Monday, November 23, 2009

Sir Arthur Conan Doyle and Piltdown Man

A while back, I said that the magical view of the process of reason and investigation in Sherlock Holmes stories, were intimately connected to Sir Arthur’s own personal irrationality and incredulity, which led him to be suckered by one spiritualist after another.

Perhaps it comes from growing up in the photoshop generation, but I find it hard to believe anyone was ever convinced by something as silly as the Fairy pictures.

But if a few scientists and historians are right, Sir Arthur’s crimes against rationality may go a lot deeper than even I suspected. There is a hypothesis that Sir Arthur played a role in, and perhaps even masterminded one of the greatest scientific frauds in history!

The case of Piltdown Man is a great example of the self-correcting nature of science, in that a cunning fraud was eventually exposed. It’s also comforting proof that even experts can be bamboozled by a con-game. The reason Piltdown Man was as successful as it was, was because it gave paleoanthropologists exactly what they wanted (a humanlike skull with an apelike lower face) so they were all the more likely to fall for it because they wanted it to be true. Boule, for instance, theorized that a large braincase came before the loss of apelike dentition and jaws, so Piltdown Man met expectations perfectly.

In short, “Piltdown Man” was a skull of a prehuman discovered in 1916 at the Piltdown quarry that pushed a lot of smug self-congratulatory buttons because of the idea that the missing link might have been English (take that, France!). The fossil was everything scientists expected and then some: a human brain and noble brow with an apelike jaw. As the picture of human evolutionary history became more complete with the 1924 discovery of Australiopithecus Afarensis by Raymond Dart and more fragments of “Java Man” (Homo erectus) were found, Piltdown Man was pushed to one side, ignored, and thought by most reputable scientists to be a forgery after only a few years of its discovery. Eventually, Potassium-Argon dating resolved the matter for good and found that Piltdown was the skull of a normal human with the altered, filed jaw of an Orangutan, both of which were only a few decades old.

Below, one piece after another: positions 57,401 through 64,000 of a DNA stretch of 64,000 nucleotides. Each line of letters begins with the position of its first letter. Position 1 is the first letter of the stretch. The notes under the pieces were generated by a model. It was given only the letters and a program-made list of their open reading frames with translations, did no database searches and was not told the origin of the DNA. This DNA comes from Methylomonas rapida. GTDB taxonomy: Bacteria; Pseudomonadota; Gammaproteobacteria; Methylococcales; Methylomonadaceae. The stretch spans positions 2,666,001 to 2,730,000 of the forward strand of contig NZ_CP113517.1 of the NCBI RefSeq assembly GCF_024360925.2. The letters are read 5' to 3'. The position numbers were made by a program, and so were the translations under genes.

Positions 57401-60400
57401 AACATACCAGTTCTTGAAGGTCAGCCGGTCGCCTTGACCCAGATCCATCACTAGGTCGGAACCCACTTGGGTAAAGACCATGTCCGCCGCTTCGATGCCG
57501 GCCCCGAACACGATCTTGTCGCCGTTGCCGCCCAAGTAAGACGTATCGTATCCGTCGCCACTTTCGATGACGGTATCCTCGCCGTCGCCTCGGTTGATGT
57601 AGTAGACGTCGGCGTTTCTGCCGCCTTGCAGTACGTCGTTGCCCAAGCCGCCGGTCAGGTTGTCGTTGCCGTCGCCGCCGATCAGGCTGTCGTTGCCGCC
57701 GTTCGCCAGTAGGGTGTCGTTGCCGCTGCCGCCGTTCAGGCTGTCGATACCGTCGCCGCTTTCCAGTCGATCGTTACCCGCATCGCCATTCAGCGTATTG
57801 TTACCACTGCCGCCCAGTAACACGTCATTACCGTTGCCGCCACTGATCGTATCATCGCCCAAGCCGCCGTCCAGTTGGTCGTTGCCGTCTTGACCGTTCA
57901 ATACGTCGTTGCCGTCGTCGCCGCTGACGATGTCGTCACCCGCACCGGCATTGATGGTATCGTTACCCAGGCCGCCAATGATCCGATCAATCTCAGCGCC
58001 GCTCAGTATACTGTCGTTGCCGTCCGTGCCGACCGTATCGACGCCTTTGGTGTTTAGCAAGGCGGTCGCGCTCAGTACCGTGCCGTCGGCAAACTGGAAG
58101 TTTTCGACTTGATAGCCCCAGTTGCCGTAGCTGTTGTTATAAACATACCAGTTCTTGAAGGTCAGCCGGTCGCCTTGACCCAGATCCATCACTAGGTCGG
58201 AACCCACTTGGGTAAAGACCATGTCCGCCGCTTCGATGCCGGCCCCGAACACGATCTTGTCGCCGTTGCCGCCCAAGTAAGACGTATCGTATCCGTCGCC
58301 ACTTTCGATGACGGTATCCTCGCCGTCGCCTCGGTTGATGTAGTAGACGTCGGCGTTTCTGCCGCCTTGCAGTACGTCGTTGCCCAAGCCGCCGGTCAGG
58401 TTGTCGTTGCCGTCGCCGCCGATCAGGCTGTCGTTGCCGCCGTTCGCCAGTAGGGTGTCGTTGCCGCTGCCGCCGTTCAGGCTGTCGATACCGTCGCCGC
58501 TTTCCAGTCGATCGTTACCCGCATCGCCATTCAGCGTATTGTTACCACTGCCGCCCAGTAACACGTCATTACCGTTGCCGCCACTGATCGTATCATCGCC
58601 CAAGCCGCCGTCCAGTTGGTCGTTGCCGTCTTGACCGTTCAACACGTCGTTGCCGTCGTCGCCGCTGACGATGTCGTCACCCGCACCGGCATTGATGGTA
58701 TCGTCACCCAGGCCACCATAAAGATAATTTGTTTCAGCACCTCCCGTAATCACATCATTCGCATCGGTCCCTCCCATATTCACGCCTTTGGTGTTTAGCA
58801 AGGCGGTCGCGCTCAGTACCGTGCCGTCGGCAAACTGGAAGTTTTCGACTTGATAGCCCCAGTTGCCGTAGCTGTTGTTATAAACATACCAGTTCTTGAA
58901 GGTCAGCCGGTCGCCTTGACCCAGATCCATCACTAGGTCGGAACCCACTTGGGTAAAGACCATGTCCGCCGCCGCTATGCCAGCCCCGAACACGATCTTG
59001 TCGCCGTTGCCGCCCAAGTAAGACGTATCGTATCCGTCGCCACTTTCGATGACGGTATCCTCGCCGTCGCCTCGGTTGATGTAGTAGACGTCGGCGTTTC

Boy, it must really have stuck in the English’s craw during those heady nationalist days: all the prehuman fossil remains were found in places like France, the Pyrenees, Austria, and Germany.

It also helped to sell the hoax that, at least in the 1920s, the picture of human evolution was woefully incomplete. As Creationists (another group of professional bullshit peddlers) would later discover, the secret to selling your weak scam is to lunge on an area that science knows very little about and make outrageous claims about it, like the idea the Cambrian fossil explosion was miraculous and happened overnight. Likewise, Piltdown Man is another example of two other all-too-familiar bane to science: a sensationalist-seeking and scientifically illiterate press that overhypes and misrepresents a discovery, which results in an end-run around the traditional system of peer review.

A few scientists (like a John Winslow article in Science magazine) have floated the hypothesis that Sir Arthur played a role in the Piltdown Man fraud. He certainly had a motive: he was extremely bitter about science debunking his favorite psychic, and he often railed about how the scientific establishment didn’t know as much as they think they did, and pretty soon someone would show them up.

It helps that Sir Arthur Conan Doyle was the next door neighbor of Charles Dawson, the discoverer of Piltdown Man. And the very year that Piltdown Man was discovered, Sir Arthur Conan Doyle wrote The Lost World, which contains a scene of scientists leaving a prank faked fossil for others to find. What’s more, Doyle was one of the few people in Britain that could have obtained a 500-600 year old Orangutan jawbone, and a few months prior to the discovery, Doyle’s personal museum had received an extensive gift of fossils from Malaysia.

Personally, I always found the idea Doyle pulled Piltdown Man to be an interesting idea, but the thought that anyone other than Charles Dawson did it was something of a stretch. It's hard to imagine even a single other suspect. In real life, as opposed to Sherlock Holmes stories, the person that did it is usually the MOST likely to have done so in almost all cases.

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